Key laws and policies
- The Act on Reproductive Medicine (Fortpflanzungsmedizingesetz, June 4, 1992) http://www.ris.bka.gv.at/Dokumente/BgblPdf/1992_275_0/1992_275_0.pdf
- The Marriage Law and the Rules of Jurisdiction (1993)
Prohibited practices include:
- Reproductive cloning
- Research cloning
- Inheritable genetic modification (implicitly)
- Surrogate motherhood
- Sex selection
- Preimplantation genetic diagnosis (implicitly)
- Embryonic stem cell research
- Providing gametes for research or another's reproduction
The 2004 Bioethics Commission Report on preimplantation genetic diagnosis (PGD) clarifies the "unanimous opinion" that the 1992 Act effectively bans PGD with this language: "Viable cells must not be used for any other purpose than for medicine supported reproduction. They may be examined and treated only to the extent as required according to the state of the art of scientific medicine and experience to induce a pregnancy. The same thing applies to sperm or egg cells to be used for medicine supported reproductions."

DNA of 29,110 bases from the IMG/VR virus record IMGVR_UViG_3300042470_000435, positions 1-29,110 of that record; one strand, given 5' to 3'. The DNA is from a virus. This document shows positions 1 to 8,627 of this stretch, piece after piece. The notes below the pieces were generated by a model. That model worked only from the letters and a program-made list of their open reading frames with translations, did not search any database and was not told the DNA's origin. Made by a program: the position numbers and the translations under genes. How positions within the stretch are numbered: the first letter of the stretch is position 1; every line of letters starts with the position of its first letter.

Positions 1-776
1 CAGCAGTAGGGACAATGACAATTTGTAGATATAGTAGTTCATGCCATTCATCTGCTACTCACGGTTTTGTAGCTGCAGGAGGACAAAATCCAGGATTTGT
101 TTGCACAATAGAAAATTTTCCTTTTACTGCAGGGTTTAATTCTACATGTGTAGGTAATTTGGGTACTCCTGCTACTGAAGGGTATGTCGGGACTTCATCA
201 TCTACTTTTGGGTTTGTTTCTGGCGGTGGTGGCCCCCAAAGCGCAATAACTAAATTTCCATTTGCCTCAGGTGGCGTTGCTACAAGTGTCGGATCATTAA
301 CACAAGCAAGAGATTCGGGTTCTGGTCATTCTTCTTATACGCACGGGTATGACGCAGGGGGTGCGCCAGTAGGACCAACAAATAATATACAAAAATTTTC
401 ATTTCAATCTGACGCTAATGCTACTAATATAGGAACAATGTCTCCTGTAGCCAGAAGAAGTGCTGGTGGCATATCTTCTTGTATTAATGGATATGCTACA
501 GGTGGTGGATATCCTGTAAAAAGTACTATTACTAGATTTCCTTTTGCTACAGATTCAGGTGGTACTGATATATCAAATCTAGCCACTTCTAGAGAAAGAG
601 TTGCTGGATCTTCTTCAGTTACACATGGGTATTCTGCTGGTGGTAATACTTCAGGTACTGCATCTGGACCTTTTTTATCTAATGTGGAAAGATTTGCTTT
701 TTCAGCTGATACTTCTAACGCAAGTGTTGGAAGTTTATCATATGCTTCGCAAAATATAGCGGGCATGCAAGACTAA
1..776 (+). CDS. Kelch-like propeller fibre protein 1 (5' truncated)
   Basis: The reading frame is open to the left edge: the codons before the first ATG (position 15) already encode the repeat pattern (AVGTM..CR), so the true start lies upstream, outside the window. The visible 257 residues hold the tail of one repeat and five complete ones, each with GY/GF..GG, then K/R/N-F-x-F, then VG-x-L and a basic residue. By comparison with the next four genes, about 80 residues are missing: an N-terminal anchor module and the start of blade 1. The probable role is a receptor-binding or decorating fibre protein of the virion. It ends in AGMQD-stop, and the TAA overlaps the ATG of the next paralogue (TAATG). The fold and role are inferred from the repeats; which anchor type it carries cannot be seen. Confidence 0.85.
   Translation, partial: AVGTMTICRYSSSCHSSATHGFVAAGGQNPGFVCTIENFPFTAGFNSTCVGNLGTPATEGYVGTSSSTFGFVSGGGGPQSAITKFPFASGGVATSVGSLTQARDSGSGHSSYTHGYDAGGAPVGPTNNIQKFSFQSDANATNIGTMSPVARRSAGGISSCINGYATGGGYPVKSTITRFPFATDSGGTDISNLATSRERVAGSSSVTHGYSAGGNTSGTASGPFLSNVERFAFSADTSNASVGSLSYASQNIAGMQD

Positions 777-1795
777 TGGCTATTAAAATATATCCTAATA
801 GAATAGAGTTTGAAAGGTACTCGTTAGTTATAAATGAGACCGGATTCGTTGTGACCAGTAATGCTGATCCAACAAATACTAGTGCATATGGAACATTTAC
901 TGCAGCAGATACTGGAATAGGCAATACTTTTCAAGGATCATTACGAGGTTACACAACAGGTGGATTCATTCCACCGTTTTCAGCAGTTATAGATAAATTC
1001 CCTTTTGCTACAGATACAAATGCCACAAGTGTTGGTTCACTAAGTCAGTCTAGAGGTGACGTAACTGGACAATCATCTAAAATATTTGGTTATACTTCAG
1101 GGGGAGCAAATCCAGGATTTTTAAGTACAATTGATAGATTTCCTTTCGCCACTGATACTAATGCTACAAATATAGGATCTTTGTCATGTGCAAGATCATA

Permitted and regulated practices
- The law permits access to medically assisted reproductive procedures only by married or stable heterosexual couples.
- Only those couples where the male is sterile may have access.
- Any form of egg cell donation is prohibited.
- Sperm donation is prohibited for single women or lesbian couples
- Bioethics Commission at the Federal Chancellery, "Preimplantation Genetic Diagnosis (PGD)," Vienna, July 2004.